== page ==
Maybe my experience of this feeling is unique, I don't know. I doubt it, but if it is, then...ok. When I first read these words from John Ortberg (former teaching pastor at Willow Creek) in 2001 (from his book The Life You've Always Wanted), I, a pastor, unfortunately resonated deeply with them:

"I am disappointed with myself. I am disappointed not so much with particular things I have done as with aspects of who I have become. I have a nagging sense that all is not as it should be.... I am disappointed that I still love God so little and sin so much. I always had the idea as a child that adults were pretty much the people they wanted to be. Yet the truth is, I am embarrassingly sinful. I am capable of dismaying amounts of jealousy if someone succeeds more visibly that I do. I am disappointed at my capacity to be small and petty...." And he goes on....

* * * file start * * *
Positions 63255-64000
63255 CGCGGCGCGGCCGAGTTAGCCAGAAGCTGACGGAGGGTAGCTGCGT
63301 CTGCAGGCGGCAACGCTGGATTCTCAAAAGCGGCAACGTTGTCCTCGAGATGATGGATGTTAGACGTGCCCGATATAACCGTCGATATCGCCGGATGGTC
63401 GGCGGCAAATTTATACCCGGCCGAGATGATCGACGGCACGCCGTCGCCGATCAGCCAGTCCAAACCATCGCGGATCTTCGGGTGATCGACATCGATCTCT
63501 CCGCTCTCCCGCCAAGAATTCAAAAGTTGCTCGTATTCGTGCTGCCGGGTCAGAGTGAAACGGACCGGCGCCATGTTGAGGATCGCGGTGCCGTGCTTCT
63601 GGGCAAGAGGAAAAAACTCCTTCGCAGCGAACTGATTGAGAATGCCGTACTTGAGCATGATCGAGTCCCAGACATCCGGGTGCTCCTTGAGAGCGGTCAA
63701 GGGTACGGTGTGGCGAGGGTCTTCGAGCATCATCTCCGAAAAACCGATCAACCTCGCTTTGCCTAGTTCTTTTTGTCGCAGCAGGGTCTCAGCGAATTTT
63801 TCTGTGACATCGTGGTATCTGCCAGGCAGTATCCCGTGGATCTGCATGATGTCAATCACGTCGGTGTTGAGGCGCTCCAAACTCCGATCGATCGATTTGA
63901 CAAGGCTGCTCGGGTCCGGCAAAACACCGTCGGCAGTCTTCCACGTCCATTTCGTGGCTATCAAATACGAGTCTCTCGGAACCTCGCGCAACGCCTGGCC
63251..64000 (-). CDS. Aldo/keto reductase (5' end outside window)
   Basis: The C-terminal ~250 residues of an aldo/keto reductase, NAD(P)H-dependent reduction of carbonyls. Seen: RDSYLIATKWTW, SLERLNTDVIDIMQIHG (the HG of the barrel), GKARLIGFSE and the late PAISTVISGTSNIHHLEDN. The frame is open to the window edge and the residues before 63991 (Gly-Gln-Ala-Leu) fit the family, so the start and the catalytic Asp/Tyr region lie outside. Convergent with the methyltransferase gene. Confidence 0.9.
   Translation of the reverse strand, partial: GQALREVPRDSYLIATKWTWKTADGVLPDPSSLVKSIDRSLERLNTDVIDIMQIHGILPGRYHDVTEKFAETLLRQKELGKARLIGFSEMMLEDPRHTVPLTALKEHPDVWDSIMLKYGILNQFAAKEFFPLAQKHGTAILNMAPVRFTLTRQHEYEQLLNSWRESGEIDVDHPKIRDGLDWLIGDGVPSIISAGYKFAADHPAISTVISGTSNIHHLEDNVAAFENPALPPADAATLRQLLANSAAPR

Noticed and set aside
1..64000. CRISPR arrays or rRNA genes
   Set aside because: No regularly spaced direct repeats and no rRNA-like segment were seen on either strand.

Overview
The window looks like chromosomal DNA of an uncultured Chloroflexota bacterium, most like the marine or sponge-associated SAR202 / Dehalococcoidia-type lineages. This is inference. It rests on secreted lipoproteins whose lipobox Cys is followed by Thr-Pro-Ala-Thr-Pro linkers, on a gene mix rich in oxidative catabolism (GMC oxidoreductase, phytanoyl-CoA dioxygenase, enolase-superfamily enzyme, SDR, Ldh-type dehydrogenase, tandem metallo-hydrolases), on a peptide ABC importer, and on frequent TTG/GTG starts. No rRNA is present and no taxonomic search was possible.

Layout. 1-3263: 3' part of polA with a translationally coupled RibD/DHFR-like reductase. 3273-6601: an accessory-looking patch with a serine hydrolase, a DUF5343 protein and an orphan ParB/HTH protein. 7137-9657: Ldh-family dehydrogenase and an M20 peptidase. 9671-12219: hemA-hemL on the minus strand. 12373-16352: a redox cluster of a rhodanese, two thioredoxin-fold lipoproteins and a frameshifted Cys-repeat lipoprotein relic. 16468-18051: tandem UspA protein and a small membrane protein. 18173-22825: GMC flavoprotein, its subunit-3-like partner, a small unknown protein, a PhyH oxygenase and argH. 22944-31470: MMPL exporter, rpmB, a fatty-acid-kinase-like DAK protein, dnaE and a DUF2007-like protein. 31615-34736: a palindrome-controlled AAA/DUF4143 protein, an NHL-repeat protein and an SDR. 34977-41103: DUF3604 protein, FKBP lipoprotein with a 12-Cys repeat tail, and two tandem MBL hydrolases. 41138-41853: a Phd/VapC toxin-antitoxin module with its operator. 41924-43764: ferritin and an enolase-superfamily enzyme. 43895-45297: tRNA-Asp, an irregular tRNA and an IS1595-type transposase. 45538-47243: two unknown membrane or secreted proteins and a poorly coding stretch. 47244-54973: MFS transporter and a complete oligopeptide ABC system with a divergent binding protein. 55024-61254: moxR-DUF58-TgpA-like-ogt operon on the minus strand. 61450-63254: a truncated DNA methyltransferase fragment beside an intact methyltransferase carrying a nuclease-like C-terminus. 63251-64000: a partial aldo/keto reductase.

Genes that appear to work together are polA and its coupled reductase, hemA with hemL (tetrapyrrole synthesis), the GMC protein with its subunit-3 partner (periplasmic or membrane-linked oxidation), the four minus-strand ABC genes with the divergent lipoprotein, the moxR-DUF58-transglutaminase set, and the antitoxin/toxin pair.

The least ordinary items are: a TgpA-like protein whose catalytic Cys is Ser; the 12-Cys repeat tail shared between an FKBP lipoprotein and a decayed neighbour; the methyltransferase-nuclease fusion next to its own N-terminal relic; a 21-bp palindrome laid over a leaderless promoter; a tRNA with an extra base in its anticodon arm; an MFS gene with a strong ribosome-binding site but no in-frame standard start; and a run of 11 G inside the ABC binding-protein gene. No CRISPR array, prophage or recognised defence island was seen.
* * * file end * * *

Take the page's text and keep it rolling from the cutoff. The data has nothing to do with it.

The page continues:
So I was a pastor who realized his spiritual bankruptcy and own lack of transformation, in a system that wasn't really transforming anyone much. If you don't believe me that our churches are far too full of converts who are not disciples, check out some of the research at The Barna Group. There appears to be no significant moral differences between those who call themselves "born again" or "evangelical" Christians, and those who list other or no religious affiliation at all.

I'll try to cut to the chase here. I was desperate for change, desperate to be a disciple. I started reading guys like Willard, and Richard Foster, and finding depth and blessing and richness in places I never dreamed of or knew about. From monks, from writings fifteen hundred years old, from Thomas Merton, Henri Nouwen, from silent retreats with the Franciscans at a place called Pacem in Terris, to name just a few. I began to practice spiritual disciplines (which are the true and only means to spiritual transformation)--many of them for the first time I am ashamed to say--and many in ways that were new (and much more effective) to me.